As far as I can tell, this 1922 book was the beginning of the shift in the meaning of the term Capitalism.

So then, what is the connection between Mises and future "capitalism" supporters?  Ludwig von Mises was Fredrich Hayek's teacher in Austria.  The one that converted him from socialism to "liberalism".  Hayek would later found a social club called the Mont Pelerin society in 1947 for free market economists.  At the founding meeting was Hayek, Mises, and... Milton Friedman, the aforementioned author of "Capitalism and Freedom".  I don't think it is a stretch to say that Mises attempts to redefine capitalism as a positive would've rubbed off on the younger economists.

In fact, before founding the society, Hayek published the book "The Road To Serfdom" where he did pretty much the same thing as his teacher did in "Socialism".  He notes that the term conceals the truth, but then later redefines the term "capitalism" and then speaks approvingly of it.  On page 89 of the book he wrote

Though the terms "capitalism" and "socialism" are still generally used to describe the past and the future forms of society, they conceal rather than elucidate the nature of the transition through which we are passing.

And then by page 109 he redefines capitalism and praises it as the only way democracy can thrive:

It is now often said that democracy will not tolerate "capitalism".  If "capitalism" means here a competitive system based on free disposal over private property, it is far more important to realize that only within this system is democracy possible.

Another early and obscure attempt to redefine capitalism - and then come out in favor of it- was by Political Philosopher Frank Chodorov.  In October of 1945 he wrote an article titled "Let's Try Capitalism".  Whether his attempt to redefine capitalism was his own, or influenced by Mises, I cannot say for certain.  But being that he was very much active in the "free market liberalism" movement in New York for years, and that Ludwig von Mises had been teaching at NYU for 5 years while promoting free markets, it's not hard to fathom that they may have run into each other and exchanged ideas by 1945.  In fact, based on the fact that both men knew Murray Rothbard(Another "free market" advocate) and Milton Friedman, it is hard to imagine that they didn't at least know each other.

Backlash, and Backlash to the Backlash

So after the "free market" advocates tried to commandeer the word for their own purposes, you can imagine that there was a backlash.  But the backlash wasn't from state socialists.  It came from anarchists and other "free market" advocates!

In 1972 Murray Rothbard noted the absurdity of trying to commandeer the term "capitalism" as a description of what he advocated for.  By 1972 , Murray Rothbard notes in an essay that there are multiple definitions of "capitalism".  He tries to split the definition in two to describe two very different concepts, "free-market capitalism" and "state capitalism".  Naturally he is in favor of one and against the other.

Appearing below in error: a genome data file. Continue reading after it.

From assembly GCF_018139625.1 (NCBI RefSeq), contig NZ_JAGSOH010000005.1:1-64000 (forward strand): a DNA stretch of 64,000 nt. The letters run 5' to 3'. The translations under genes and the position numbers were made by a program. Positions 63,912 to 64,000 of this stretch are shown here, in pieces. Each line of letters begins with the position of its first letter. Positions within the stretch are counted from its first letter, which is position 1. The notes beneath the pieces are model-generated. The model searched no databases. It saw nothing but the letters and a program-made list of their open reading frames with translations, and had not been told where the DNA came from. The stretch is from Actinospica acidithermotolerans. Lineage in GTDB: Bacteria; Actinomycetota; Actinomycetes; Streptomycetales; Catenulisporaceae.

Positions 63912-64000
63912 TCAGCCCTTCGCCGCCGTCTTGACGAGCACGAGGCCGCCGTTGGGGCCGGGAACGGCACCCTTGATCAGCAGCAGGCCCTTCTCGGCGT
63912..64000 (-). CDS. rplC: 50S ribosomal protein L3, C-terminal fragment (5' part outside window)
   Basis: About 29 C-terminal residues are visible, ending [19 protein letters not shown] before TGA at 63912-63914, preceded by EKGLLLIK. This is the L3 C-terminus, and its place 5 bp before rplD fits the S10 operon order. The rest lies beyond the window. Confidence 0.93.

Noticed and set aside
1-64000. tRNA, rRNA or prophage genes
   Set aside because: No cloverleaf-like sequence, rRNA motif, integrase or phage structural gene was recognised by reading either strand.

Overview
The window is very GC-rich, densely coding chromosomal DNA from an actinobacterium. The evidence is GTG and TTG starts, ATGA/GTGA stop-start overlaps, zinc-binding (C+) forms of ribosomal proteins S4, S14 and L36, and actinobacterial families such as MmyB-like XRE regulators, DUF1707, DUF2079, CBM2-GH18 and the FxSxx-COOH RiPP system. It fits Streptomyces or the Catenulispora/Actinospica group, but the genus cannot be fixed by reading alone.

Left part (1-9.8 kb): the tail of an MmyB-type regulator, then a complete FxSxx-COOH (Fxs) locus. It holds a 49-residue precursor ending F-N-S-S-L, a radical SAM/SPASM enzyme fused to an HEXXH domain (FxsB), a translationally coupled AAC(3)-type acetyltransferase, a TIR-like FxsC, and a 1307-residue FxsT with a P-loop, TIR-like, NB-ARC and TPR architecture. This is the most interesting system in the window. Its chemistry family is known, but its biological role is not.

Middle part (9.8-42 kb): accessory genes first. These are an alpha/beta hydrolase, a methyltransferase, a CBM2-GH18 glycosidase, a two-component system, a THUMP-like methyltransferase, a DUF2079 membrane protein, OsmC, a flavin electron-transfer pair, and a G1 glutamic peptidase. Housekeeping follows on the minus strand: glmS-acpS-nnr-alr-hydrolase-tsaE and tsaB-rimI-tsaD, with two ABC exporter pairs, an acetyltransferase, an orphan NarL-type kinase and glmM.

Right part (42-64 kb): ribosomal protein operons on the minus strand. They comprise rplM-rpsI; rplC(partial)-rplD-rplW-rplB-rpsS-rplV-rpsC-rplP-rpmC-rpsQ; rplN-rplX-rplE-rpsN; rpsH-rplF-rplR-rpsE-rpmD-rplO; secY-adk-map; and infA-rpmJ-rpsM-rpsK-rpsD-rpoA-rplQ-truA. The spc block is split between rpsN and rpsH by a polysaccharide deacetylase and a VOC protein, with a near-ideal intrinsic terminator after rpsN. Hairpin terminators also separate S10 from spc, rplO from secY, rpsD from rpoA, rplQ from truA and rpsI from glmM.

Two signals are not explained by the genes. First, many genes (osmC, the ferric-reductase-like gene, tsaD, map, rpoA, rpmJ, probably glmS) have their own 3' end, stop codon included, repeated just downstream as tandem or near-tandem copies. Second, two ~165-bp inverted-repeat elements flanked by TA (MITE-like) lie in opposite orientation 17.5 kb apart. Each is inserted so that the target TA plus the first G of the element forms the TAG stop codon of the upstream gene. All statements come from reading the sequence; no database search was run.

From the very first we run into grave problems with the term "capitalism." When we realize that the word was coined by capitalism's most famous enemy, Karl Marx, it is not surprising that a neutral or a pro-"capitalist" analyst might find the term lacking in precision. For capitalism tends to be a catchall, a portmanteau concept that Marxists apply to virtually every society on the face of the globe, with the exception of a few possible "feudalist" countries and the Communist nations (although, of course, the Chinese consider Yugoslavia and Russia "capitalist," while many Trotskyites would include China as well). Marxists, for example, consider India as a "capitalist" country, but India, hagridden by a vast and monstrous network of restrictions, castes, state regulations, and monopoly privileges is about as far from free-market capitalism as can be imagined
If we are to keep the term "capitalism" at all, then, we must distinguish between "free-market capitalism" on the one hand, and "state capitalism" on the other. The two are as different as day and night in their nature and consequences.

Other, more modern writers have continued the backlash.  Sheldon Richman argues that libertarians should use "capitalism" as the description of what they oppose.

 We are a group of libertarians who understand that historically the word "capitalism" has meant, not the free market, but crony capitalism -- that is, collusion between business and State at the expense of consumers/workers. Thus we refuse to use the word "capitalism" to describe what we favor: individual liberty in all respects and free, competitive markets. We believe that what we have today IS capitalism -- and we oppose it.

Other modern free marketers have noted the same thing.  And now, of course, there is a backlash against this backlash.  The suggestion of letting "capitalism" return to it's original meaning, is rejected because(among other reasons), we shouldn't let the definition of words change.  I shit you not:

As Sheldon admits in his talk, however, changing words is like changing currencies.  If they're already widely accepted, you need a really good reason to abandon them.  Awkward etymology notwithstanding, I think the concepts of capitalism and socialism are good enough to keep using.

Conclusion

So now you know why it is so damn hard to talk about "capitalism".  And now, before one can even debate the merits of "capitalism", one has to define what they mean by "capitalism".  Do they mean the system of exploitation as defined by Proudhon or Marx(who both defined it differently)?  Or do they mean "a competitive system based on free disposal over private property"?  Or something else?  My recommendation is to never use the term.  If one has to define a word every time one uses it, then it's not a useful word.

If you enjoyed this article, let me know.  If there is interest I can attempt a similar article on the terms "socialism", "liberalism", "fascism", and probably even "keynesian".  Also, if you ever an article by an influential person from before 1922 describing "capitalism" as a good thing, please let me know.  I would be interested if there is another or a different person we can blame for this mess.